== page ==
With some business audiences, it's easy to know exactly what to say and how to say it. We do it almost without thinking, following the usual rules. But with a global audience of non-native English speakers, the usual rules get tossed aside. We need to take a fresh look at communicating.
So it is with a question Henriette raised yesterday about the latest version of my monthly newsletter, Better Writing at Work, in which I wrote about verbs. I suggested using strong verbs rather than weak ones that need modifiers.
For example, I recommended "Darren flies through his tasks" rather than "Darren works extremely quickly on his tasks." I preferred "She masterminded a solution" to "She very creatively came up with a solution."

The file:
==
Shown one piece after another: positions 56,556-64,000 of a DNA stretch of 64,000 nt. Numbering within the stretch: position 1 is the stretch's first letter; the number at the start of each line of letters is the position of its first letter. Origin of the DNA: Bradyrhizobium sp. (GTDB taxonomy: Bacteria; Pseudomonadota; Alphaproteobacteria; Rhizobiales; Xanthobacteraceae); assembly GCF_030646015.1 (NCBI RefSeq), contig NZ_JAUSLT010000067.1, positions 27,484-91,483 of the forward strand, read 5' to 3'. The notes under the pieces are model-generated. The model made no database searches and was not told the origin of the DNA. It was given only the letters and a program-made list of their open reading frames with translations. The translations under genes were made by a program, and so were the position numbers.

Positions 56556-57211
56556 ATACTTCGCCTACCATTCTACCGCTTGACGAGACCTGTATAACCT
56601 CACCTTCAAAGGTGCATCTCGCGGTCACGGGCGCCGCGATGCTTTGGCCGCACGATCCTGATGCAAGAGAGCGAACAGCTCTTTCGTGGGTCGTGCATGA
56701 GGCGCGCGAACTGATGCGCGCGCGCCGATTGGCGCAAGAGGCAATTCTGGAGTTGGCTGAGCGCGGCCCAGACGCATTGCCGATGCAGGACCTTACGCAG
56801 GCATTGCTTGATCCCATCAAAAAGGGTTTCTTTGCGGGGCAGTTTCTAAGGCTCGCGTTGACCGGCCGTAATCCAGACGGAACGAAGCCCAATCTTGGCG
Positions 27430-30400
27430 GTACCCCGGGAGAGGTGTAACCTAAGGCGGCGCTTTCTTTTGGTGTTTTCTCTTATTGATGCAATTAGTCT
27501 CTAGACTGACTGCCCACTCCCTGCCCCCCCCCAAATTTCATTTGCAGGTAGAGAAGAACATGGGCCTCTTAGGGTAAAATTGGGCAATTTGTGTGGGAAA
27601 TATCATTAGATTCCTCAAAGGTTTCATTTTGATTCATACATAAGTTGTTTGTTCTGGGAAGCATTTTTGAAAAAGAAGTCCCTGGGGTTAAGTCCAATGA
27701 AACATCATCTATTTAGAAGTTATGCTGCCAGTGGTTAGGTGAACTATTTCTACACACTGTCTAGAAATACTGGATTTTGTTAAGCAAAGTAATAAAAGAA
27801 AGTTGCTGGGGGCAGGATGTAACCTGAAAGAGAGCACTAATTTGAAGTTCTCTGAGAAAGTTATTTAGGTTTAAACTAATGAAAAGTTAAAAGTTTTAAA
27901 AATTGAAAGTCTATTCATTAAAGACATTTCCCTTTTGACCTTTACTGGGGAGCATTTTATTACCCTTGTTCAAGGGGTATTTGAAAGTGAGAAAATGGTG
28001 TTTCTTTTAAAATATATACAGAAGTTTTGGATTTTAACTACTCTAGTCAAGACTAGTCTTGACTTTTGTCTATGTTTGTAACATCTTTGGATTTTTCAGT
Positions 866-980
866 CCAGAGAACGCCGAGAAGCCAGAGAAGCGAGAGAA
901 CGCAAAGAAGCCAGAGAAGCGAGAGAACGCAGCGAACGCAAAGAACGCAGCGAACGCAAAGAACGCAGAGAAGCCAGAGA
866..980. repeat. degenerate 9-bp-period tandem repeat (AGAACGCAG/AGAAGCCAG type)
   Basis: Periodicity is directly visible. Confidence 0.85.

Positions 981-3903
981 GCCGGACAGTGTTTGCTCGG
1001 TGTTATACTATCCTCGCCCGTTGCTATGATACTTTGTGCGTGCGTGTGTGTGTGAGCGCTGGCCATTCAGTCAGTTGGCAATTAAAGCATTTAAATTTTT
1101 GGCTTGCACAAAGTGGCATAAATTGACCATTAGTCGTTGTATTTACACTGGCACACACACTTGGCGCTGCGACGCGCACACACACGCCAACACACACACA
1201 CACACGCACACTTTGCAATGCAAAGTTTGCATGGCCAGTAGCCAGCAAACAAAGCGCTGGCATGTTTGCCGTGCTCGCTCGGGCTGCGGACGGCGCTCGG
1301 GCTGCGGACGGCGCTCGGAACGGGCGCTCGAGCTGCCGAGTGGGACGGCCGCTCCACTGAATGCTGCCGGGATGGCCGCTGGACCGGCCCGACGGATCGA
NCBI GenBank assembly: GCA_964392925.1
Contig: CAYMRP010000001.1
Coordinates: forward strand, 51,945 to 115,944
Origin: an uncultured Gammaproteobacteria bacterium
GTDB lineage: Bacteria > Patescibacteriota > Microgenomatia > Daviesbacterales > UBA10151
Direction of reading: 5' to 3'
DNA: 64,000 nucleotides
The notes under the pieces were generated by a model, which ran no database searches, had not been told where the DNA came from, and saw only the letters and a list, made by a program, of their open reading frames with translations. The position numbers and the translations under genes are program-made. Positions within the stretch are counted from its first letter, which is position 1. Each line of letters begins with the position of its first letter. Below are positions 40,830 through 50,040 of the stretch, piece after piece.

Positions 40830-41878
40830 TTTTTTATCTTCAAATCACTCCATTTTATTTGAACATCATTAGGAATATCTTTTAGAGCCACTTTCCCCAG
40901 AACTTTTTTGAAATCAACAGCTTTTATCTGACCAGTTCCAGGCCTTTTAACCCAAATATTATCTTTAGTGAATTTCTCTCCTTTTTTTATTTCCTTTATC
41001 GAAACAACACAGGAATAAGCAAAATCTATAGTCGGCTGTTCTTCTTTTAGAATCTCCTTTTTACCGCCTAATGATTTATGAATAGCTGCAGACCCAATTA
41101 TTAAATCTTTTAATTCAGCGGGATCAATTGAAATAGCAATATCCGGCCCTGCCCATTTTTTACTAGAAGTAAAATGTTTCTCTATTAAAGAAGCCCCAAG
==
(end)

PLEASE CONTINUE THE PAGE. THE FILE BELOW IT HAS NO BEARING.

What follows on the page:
Henriette questioned that approach for her audience. She wrote, "I often deliberately choose the lightweight verbs over the heavyweight ones in order to make it easier to understand for non-native speakers/readers."
Yes, Henriette, I agree. For your readers around the globe, you are wise to choose familiar verbs and add very and extremely to strengthen them.
It's the rule that trumps them all. (Or, for our international audiences, it's the most important rule):
Know your audience.